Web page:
This is a long-running trend, of voters, especially Republican voters, denying the extremism of the positions that the party holds on questions of political economy. Matthew Yglesias, formerly of Vox, terms this phenomenon “the politics of incredulity.” For him, such voters are a major reason why these conditions persist. He argues “voters find [the Republican Party’s position on economic issues] so outlandishly bad that they’ll only believe someone espouses them if you can convince them first that the person in question is a heartless monster.”
For Republican voters in particular, Yglesias adds: “Consequently, people who align with Republicans on broad values themes — whether opposition to abortion rights, love of guns, patriotism, or panic at the thought of a diversifying country — find it simply not credible that their champions are actually running on a politically toxic agenda that would clearly lose elections.”
Past partisan votes aren’t necessarily perceived that way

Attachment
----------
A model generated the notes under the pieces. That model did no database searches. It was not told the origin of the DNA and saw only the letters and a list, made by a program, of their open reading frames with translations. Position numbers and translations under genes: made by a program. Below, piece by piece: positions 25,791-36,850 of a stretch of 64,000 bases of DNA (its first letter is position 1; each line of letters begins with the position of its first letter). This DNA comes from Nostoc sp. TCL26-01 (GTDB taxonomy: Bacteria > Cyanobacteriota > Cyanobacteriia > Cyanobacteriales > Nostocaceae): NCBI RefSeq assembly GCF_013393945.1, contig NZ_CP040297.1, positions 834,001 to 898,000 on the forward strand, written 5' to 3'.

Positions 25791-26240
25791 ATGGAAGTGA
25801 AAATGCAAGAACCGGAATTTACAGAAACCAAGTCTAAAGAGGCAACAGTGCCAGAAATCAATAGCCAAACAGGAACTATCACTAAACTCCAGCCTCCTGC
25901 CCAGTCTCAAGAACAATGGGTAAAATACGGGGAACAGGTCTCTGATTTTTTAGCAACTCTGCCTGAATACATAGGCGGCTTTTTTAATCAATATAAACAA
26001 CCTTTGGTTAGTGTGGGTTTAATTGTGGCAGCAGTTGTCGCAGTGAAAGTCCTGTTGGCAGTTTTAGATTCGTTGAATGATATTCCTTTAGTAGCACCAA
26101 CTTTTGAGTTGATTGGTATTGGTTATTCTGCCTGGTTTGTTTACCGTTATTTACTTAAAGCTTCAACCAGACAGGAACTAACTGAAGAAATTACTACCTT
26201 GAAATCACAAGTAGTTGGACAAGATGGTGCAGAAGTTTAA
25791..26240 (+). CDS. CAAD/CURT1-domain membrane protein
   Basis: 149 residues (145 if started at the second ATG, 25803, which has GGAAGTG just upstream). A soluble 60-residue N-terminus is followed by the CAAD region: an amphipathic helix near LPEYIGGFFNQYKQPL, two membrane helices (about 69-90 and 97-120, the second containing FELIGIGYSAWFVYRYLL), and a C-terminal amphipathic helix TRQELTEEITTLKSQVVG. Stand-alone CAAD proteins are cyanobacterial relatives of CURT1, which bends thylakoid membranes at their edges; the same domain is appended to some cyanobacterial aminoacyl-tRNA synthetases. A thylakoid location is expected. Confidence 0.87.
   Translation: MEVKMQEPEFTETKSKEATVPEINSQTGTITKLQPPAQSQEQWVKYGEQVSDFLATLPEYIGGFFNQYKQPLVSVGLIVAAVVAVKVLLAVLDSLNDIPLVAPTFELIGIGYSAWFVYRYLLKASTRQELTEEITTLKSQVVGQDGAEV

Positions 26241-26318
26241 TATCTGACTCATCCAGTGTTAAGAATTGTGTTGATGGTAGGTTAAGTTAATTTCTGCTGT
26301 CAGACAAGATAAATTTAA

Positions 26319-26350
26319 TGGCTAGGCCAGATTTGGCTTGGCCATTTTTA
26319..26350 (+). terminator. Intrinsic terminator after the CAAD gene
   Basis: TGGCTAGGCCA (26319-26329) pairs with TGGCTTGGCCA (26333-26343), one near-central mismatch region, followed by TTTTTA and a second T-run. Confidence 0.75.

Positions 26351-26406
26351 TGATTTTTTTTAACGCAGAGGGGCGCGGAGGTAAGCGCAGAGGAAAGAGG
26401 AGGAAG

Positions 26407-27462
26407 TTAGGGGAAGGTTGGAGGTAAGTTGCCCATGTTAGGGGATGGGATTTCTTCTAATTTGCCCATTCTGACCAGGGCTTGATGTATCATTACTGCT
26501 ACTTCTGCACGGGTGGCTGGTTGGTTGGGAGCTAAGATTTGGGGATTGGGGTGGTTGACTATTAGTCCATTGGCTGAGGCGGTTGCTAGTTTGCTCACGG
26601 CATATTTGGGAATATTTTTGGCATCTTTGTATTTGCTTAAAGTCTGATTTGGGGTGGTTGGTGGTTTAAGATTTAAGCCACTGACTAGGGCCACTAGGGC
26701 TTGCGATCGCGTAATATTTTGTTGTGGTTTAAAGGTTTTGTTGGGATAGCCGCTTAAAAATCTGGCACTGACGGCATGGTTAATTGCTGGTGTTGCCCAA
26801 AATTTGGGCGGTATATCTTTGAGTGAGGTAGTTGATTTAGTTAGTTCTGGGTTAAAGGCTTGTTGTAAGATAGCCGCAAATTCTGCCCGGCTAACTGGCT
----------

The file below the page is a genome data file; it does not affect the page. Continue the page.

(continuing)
This survey also examined past votes on legislation and nominees that were heavily partisan and finds that perceptions of those aren’t as clear-cut either: For instance, 19 percent of likely voters, including 25 percent of Democrats, believed Democratic lawmakers supported repealing the Affordable Care Act even though they overwhelmingly voted against doing so in 2017.
The perception of other partisan votes, including the confirmation of Supreme Court Justice Amy Coney Barrett and the passage of the 2017 tax cuts, both of which no Democrats voted to support, was also skewed for some people: 20 percent of likely voters, including 18 percent of Democrats, thought a majority of Democrats backed the tax cuts even though none did. In that same vein, 16 percent of likely voters, including 22 percent of Republicans, thought Republicans opposed the tax cuts even though most of the party championed them.
While many voters’ understanding of bipartisanship matches the reality of how lawmakers voted, a segment of voters’ perceptions do not. That discrepancy has enabled lawmakers — Republicans in particular — to try to frame themselves as supporters of popular policies, even if their voting records don’t reflect this backing at all.
It’s how Republicans were able to claim their support for people with preexisting conditions during 2018 congressional campaigns, even after many voted against such protections. And it’s how lawmakers like Wicker are able to tout stimulus provisions after voting against passing the stimulus bill itself.